Monday, May 25, 2009

Words uber alles

Phillip Gourevitch's recent op-ed in the NY Times, attempting to justify the Obama administration's flip-flop decision to prohibit the release of more photographs depicting torture and other misdeeds by Americans at Abu Ghraib and elsewhere, reminds me of Susan Sontag's "On Photography." Not with respect to content, of course, but with respect to attitude: Both embody the "writerly" stance toward visual imagery.  A writer -- a professional communicator whose choice of medium is the word and not the picture -- denigrating the visual image and denying its unique power to communicate is nothing new.


Gourevitch's essential argument is that we have no need to see any more of the photographs, because (1) the pictures don't tell the "true" story of American torture (which is not about a few idiotic soldiers, but about an "Administration policy") and (2) we can get the true story only through words -- through listening to the the torturers, through reading written analysis (especially Gourevitch's own) regarding where the decision to torture originated.  Indeed, Gourevitch offers the familiar complaint against photography:  The pictures not only fail to tell the truth, they lie.

Why can't we all just get along?  (By the way, does anyone need reminding who originated that phrase?  Hint: visual imagery played a small role in that event ...)

How many more times does it need to be said, that photographs communicate differently than words, that visual imagery and language appeal to us in distinct but (hopefully) complementary ways?  Words are essential to understanding the world; no one can deny that.  They sometimes mislead and obfuscate, of course, but that is no reason for censorship.  The same is true of pictures.  Writers, unfortunately, fail to see this.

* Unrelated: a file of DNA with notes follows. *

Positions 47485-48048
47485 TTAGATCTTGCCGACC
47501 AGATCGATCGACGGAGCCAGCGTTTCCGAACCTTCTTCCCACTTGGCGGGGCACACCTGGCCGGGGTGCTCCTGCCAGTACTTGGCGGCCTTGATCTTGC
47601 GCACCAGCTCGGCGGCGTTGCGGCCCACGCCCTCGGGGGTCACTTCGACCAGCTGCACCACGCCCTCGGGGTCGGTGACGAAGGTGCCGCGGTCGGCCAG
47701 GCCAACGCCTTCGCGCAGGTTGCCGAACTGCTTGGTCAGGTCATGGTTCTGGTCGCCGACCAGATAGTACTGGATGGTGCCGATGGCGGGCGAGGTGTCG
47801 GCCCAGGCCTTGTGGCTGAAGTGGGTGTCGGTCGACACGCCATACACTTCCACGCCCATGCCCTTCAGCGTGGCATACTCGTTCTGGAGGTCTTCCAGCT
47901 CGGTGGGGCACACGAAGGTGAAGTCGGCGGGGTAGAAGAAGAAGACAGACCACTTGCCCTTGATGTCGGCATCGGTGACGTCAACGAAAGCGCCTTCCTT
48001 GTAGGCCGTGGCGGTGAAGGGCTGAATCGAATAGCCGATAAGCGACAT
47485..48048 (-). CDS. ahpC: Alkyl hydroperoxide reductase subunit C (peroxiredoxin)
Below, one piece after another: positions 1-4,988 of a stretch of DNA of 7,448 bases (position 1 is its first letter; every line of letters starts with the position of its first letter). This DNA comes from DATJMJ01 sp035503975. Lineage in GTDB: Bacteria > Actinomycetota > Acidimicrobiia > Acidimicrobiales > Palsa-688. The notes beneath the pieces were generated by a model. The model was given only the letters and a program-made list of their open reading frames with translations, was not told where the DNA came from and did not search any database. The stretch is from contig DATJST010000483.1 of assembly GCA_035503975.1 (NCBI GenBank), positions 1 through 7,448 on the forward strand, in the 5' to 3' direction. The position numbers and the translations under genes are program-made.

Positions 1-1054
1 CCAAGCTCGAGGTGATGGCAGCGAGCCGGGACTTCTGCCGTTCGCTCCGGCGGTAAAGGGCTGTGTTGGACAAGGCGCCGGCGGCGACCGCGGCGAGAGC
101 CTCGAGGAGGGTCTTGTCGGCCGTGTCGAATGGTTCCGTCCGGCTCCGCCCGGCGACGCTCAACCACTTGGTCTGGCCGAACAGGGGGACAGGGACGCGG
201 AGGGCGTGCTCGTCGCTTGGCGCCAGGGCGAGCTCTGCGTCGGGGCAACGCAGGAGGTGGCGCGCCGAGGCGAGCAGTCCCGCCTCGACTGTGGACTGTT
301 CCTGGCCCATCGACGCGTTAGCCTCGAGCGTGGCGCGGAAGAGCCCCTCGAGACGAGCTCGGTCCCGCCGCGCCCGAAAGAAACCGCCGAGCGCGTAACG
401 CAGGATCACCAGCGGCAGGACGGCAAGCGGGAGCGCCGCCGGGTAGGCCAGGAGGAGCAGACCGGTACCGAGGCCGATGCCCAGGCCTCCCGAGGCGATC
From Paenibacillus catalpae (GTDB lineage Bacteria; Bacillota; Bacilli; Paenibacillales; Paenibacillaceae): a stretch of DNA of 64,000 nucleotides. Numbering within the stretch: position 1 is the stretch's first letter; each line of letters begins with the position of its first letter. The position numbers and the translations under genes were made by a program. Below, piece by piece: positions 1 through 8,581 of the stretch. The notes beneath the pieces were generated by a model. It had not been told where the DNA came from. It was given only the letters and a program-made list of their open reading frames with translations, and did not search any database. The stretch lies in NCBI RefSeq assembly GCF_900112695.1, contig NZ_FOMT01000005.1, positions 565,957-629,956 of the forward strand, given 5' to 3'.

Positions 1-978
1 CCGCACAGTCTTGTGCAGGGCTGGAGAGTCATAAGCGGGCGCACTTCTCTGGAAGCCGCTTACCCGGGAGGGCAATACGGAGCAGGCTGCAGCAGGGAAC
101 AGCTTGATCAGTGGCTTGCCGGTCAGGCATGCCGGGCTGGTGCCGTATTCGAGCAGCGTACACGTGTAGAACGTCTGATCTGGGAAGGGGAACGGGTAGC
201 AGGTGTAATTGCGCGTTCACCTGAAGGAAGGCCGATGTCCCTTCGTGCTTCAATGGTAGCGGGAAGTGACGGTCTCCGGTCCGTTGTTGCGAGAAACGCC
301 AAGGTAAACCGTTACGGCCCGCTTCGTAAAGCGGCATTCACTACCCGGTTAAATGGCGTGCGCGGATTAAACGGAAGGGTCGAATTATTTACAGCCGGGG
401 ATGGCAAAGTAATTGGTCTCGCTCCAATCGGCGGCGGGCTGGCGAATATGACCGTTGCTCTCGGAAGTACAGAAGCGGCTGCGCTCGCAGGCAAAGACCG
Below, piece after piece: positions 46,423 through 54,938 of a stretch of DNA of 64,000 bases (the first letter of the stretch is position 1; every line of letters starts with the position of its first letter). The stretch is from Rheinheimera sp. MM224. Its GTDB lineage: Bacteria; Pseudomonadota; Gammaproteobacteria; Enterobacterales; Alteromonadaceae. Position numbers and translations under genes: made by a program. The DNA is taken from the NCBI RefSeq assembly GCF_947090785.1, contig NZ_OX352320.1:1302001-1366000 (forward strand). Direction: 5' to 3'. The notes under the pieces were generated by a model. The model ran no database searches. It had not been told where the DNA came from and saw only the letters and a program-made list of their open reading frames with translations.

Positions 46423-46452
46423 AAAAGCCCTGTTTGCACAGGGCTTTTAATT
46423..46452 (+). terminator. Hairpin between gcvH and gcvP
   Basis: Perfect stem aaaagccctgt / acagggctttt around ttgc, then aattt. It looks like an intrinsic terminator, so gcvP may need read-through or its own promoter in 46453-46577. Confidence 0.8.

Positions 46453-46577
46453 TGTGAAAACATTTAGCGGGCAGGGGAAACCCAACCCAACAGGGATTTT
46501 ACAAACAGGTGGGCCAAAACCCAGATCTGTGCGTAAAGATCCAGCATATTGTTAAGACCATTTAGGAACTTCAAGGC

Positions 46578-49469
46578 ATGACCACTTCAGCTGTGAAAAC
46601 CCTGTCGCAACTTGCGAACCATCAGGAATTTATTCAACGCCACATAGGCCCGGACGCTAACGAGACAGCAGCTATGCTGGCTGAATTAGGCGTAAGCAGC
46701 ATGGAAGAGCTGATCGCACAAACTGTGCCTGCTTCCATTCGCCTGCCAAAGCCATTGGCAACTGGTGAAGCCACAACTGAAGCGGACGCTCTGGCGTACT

Gourevitch shares a writerly paternalism with Sontag:  Don't trust photographers if you want to learn "the truth" -- trust writers!  As if there is a single "truth" to be learned; as if "truth" is grasped through the mind only and not through the eye and heart.  (The abstract over the specific, the theoretical over the particular.)

Gourevitch claims astoundingly, for instance, that Obama is actually "not suppressing information when he opposes the release of more photographs.  After all, he just made public a series of Bush Administration torture policy memos" that authorize the torture depicted in the photographs.

Only a writer could be so myopic.  "Information" derived from legal memos is all we need?  Photographs of particular acts, of undeniable events that occurred in the world, add nothing to our understanding that could not be derived from reading legal memos?  Surely the writer jests!  Is there nothing to be gained by looking at undeniable evidence of real acts committed by real people -- unique and identifiable human beings very much like us?  

Gourevitch's paternalism is most evident when he claims that he's actually seen most of the unpublished photos (while doing research for his forthcoming book), and that having seen them, he can assure us that seeing more will just confuse us and distract us from the "real" issue (i.e., that torture was an Administration-level decision, not the plaything of enlisted personnel).  Indeed, he has decided not to publish any of the photographs in his book, because they lie.  The truth, heroic Gourevitch claims, can be grasped only through reading his interviews with the participants, and his analysis of Administration policy.

What foolishness.  A writer is by nature prejudiced in favor of the word; he can't be blamed for that.  But to be so blind as to not see that pictures can tell a story as well, that they need not be antithetical to words, to the truth (whatever that is)?

If the visual illiterate is the village idiot of the modern world, to paraphrase Moholy-Nagy, what is Gourevitch?  May I suggest a candidate -- the blind-folded subject of the most famous of the Abu Ghraib photographs.  You know the one I'm talking about; no picture needed.

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